Spiderfang, Sylvaneth, Flesh-Eaters & Fyreslayers

I didn’t realise it was a Bank Holiday weekend until Friday night – but I rallied quickly and decided to make a real start on The Plan (the great endeavour to get through more than half the remaining games in our campaign before the end of the year…).

And the results were not too bad at all, seeing as I ended up taking a fairly lazy approach.

First up… The Arachnarok Spiders needed to fill out my Spiderfang Grots and give them some real punch (seeing as their first battle will be against Archaon and his boys, they will need it!).


I went through quite a mental journey trying to decide what colour to paint these bugs but, in the end I kept it very simple because a) they link right in with the small spiders in the force and b) I don’t have a real passion for this force at all (yet), and wanted to crack on with other things.


The first Arachnarok was an exercise in simplicity – black base, drybrushed with Skavenblight and Administratum Greys, with boney bits. The eyes and underside were done with a Khorne Red base.


A bit more time was spent on the Arachnarok carrying the Spiderfang Shaman, though the spider itself was done in the same way to the first, with just the branch it is climbing over added to it (which, seeing as I was painting Sylvaneth at the same time, fitted in well to the painting schedule!).


This was a pre-built eBay purchase (as was the rest of this army, making a very, very cheap force overall), so one or two of the Grots on board look as though they are a bit drunk, but it is suitably webby and spidery to form a centre piece for the force as a whole.


After the spiders, I cracked on with some additions to the Flesh-Eater Court. This army is still in its infancy, but it is dead simple to paint and very, very fast. I have two Terrorgheists on my standby shelf at the moment (one with a Ghoul King) but, as those two models are probably the most complex of the force, I will likely fly through this army once they are done.

The Ghouls are done the same way as the Crypt Horrors in a previous post but, funnily enough, seem to take just a tad longer – they have more skull and bone work than their big brothers, which makes a difference (not a huge one though, don’t let that put you off doing these guys).


I also managed to do enough Crypt Ghast Courtiers to last me for a much larger force than I am planning (looking to top out at 60-odd Ghouls and 12-18 Crypt Flayers/Horrors). The skeleton on their backs marks them out from the rest of the Ghouls, but I made them a tad bloodier to be on the safe side…


A quick shout-out to the Fyreslayers – these were going to be two new units of Vulkite and Hearthguard Berzerkers but, in the end, I decided they would simply be added to existing units (both Berzerkers are served well when they take to the field in larger units).


Finally, some of the new Sylvaneth!


The Kurnoth Hunters were probably the easiest models to paint in this group (mirroring the Flesh-Eater Courts, with the Horrors easier to paint than the smaller Ghouls) and I more or less followed the Sylvaneth Painting Guide, though I started with a black undercoat so used Death World Forest on the green bark rather than applying a shade straight onto a white undercoat as they suggest.


Conversely, the Tree-Revenants were the most time-consuming, though not by a great deal. The ‘energy/spirit’ weapons, incidentally, are simply Waywatcher Green applied over a Celestra Grey base. Simples!


Finally, the Branchwych. I am particularly happy at how her face turned out, the two-stage drybrushing (Ogryn Camo followed by Underhive Ash) working well to bring out all the details.

That is just what I managed to get finished – on the painting table right now are three Ghorgons, a Cygor, a smattering of Devoted of Sigmar, and a brand new Daemon Prince (with the aforementioned Terrorgheists ready to dive in as soon as there is space). Hoping to get pretty much all of that done by this time next week (ish)!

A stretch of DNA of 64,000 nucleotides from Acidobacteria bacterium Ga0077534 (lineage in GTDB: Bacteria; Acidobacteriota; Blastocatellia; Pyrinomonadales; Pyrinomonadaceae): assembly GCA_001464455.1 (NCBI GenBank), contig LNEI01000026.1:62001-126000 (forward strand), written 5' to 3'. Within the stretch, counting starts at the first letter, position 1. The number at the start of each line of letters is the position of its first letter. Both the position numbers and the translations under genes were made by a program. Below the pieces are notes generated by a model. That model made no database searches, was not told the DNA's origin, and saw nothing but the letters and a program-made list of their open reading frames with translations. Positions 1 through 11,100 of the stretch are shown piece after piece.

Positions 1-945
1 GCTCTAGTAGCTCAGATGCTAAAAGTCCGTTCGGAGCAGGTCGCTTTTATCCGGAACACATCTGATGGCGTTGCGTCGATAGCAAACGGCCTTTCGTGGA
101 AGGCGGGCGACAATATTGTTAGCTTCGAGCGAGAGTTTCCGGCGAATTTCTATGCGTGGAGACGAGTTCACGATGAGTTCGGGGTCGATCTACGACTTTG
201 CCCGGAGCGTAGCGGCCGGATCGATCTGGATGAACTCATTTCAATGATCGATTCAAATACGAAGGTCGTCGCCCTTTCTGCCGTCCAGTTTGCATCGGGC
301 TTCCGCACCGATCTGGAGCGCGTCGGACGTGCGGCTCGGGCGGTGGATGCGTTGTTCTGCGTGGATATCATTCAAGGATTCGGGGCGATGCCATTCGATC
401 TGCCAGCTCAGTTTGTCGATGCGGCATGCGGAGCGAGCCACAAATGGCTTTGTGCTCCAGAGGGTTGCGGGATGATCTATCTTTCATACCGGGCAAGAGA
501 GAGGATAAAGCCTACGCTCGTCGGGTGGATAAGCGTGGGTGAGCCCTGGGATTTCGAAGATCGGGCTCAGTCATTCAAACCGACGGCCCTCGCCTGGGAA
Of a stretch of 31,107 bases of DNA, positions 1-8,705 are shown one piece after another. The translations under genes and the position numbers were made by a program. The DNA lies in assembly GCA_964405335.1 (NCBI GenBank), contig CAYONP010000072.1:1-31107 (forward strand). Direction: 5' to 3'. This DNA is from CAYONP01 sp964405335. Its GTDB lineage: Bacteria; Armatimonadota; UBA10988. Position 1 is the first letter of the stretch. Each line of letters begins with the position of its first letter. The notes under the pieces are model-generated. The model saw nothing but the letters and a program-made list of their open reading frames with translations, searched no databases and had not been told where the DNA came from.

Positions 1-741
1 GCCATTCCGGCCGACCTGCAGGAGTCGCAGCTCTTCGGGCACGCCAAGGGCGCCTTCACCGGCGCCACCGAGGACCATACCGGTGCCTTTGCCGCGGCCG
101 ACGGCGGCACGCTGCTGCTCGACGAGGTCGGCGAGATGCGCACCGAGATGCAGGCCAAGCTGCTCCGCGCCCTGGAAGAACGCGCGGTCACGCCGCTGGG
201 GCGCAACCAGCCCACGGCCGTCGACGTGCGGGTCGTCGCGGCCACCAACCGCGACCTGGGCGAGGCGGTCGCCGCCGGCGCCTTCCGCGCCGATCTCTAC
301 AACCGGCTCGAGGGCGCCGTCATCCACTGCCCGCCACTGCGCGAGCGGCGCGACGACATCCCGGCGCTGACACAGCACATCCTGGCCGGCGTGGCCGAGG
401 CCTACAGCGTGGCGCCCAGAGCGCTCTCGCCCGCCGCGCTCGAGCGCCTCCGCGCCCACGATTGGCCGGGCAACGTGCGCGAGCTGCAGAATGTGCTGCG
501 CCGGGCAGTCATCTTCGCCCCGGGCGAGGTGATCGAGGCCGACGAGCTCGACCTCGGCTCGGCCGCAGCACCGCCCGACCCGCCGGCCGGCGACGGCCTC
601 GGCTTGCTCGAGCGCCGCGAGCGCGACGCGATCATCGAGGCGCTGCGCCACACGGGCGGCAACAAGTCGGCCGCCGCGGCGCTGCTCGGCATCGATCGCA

Spiderfang Grots

New week, new army!


Seem to be on a bit of a roll at the moment with the forces of Destruction (won’t last, but will be diving back into them soon enough), with the appearance of the Spiderfang Grots. These guys will take part in battle for the first time with a Battleplan from the Everchosen book, but their main showing will be coming up in Godbeasts.

I thought these would really be a drag and I had not intended to do forty of the little buggers (was originally planning on twenty but, umm, eBay happened) but, as it turned out, they were fairly quick to go through, helped in no small part by a dedicated painting day in the office when the chaps came round and did their Dark Elves & Space Marines.

I somewhat agonised over the colour scheme of the spiders themselves but in the end went for an easy but poisonous-looking black with yellow detail.


After that, everything was fairly… standard really.


The only real purchase made for this army was the Big Boss on Gigantic Spider, who I just could not get hold of on eBay, so a GW mail order had to be made.


I wanted him looking a little different, so his spider is an off-white.

I do have two Arachnaroks on the painting table right now – the original plan was to get them done this weekend (they are big models, but there is not a huge amount of detail work, so they are fairly quick models to do), but despite getting them started I was concentrating more on The Plan.


The Plan

As regular visitors will know, we have been playing through the Realmgate Wars campaign, as printed by GW in their various books. However, it is starting to get a bit silly.

At the beginning of this year, we had about 20-odd Battleplans on our List of Games to Play. Decent enough, something to aim for, just the odd model (army) here and there to get ready to play.

Today, that lists stands at about 50-odd Battleplans to play. And that is with us playing an average of about a game a week. Put another way, the sheer speed at which GW had been doing Battleplans makes, I think, what we are doing utterly impossible for anyone who does not paint and play GW models on a full-time basis.

And some of us have to work for a living.

However, are we just going to lay our paint brushes to one side and give up? Not a bit of it!

I instead instigated The Plan.